People tell you to buck up. Life’s good–why can’t you be positive? Of course, they don’t understand that you’re trying hard to fight the sadness. What does depression feel like?
Depression is a mental health disorder that may require mental health treatment. Few people who struggle with the condition seek medical help. They think it’s something they should be able to overcome themselves. Sometimes, they merely accept it as a new normal. Causes of the disorder vary. For some, it’s a chemical imbalance in the brain. For others, there’s a genetic component. All types of depression respond to expert treatment.
What Does Depression Feel Like?
It’s difficult to make an outsider understand what it feels like to be in your mind and body. There’s an ongoing sadness that just won’t go away. However, frequently you also struggle with anxieties. Worst-case scenarios flash through your mind. You think that you should be happy seeing that you’re in a good place. Therefore, you’re down on yourself. You consider yourself unworthy of the good life you have. If you are a churchgoer, you probably beat yourself up for being unspiritual.
It’s hard to sleep. That said, you’re always so tired that you can barely function some days. You sometimes eat just to pass the time. Other times you cannot get yourself to eat anything. Because you know how hard it is for others to be around you, self-isolation begins to take over. You cancel plans. Pretty soon, people don’t include you any longer in invitations. They figure that you probably wouldn’t come anyway. They’re probably right.
More Than Just a Mental Illness
What does depression feel like on a physical level? It’s interesting to note that depression isn’t just sadness. Rather, it’s a disease with a whole-body impact. There’s the back pain that persists. Sitting down can be challenging. Lying down is only marginally better. Besides that, you may have painful muscles throughout the body. Similarly, there are headaches that keep on coming back.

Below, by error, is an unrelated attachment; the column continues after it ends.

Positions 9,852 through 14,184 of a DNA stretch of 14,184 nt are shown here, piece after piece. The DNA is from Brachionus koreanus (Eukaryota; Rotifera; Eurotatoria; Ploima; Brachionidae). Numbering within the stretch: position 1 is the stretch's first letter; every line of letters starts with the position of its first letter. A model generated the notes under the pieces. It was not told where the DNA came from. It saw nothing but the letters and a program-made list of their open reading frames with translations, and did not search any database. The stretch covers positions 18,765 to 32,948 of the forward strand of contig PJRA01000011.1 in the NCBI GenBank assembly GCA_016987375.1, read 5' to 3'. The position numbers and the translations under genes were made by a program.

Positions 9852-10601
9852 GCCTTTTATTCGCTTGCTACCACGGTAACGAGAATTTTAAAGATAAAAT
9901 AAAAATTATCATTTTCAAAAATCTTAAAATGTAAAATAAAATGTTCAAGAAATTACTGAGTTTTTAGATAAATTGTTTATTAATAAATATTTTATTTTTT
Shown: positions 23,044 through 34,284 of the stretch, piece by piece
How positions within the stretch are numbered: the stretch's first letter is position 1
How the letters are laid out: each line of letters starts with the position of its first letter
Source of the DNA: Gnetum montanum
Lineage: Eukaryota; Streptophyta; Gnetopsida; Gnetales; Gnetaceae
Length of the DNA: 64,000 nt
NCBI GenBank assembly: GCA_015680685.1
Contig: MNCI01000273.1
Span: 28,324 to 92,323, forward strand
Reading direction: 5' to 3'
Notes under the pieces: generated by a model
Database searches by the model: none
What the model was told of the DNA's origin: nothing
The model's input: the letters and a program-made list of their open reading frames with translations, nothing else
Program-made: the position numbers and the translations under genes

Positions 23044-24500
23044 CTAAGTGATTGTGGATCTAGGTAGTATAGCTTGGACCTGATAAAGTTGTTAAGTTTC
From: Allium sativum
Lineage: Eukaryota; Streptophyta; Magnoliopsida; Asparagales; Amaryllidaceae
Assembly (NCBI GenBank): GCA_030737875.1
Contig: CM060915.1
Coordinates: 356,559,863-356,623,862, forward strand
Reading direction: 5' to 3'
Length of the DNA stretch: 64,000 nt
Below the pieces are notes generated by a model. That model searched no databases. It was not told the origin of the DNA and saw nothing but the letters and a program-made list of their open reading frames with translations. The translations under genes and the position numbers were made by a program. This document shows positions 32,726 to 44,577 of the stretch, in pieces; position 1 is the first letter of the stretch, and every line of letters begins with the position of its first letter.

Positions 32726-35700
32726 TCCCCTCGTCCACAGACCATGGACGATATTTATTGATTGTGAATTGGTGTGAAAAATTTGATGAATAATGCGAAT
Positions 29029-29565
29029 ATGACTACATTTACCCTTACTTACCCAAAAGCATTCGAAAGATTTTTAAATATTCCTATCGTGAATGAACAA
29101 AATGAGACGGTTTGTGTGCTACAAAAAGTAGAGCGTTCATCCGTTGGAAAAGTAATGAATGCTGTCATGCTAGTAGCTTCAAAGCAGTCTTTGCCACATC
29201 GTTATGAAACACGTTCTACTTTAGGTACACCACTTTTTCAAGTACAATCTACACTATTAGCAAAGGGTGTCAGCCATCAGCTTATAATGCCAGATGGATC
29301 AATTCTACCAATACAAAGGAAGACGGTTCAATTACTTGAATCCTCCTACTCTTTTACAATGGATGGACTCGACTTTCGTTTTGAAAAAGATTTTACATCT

You’ve tried everything to make them go away. People tell you that it’s stress at work. However, you wake up with them. In fact, there isn’t a day when you don’t experience tension headaches. Most importantly, there are stomach cramps. They make it hard to function sometimes. Similarly, they contribute to your depression. Certainly, the consistent chronic pain does little to help you feel better.
Treating Depression and Pain
You don’t have to keep suffering. There are treatments for depression as well as chronic pain. Examples include:
- Speedy new patient appointments that get you on the pathway to healing
- In-office procedures for pain management
- Full mental health assessment
- Individualized treatment plans that vary for each patient
- Development of treatment goals and ongoing tracking
What does depression feel like when it presents with physical symptoms? At our Tennessee depression treatment centers, Encore Health Group therapists know. Isn’t it time that you work with someone who understands? Make an appointment today.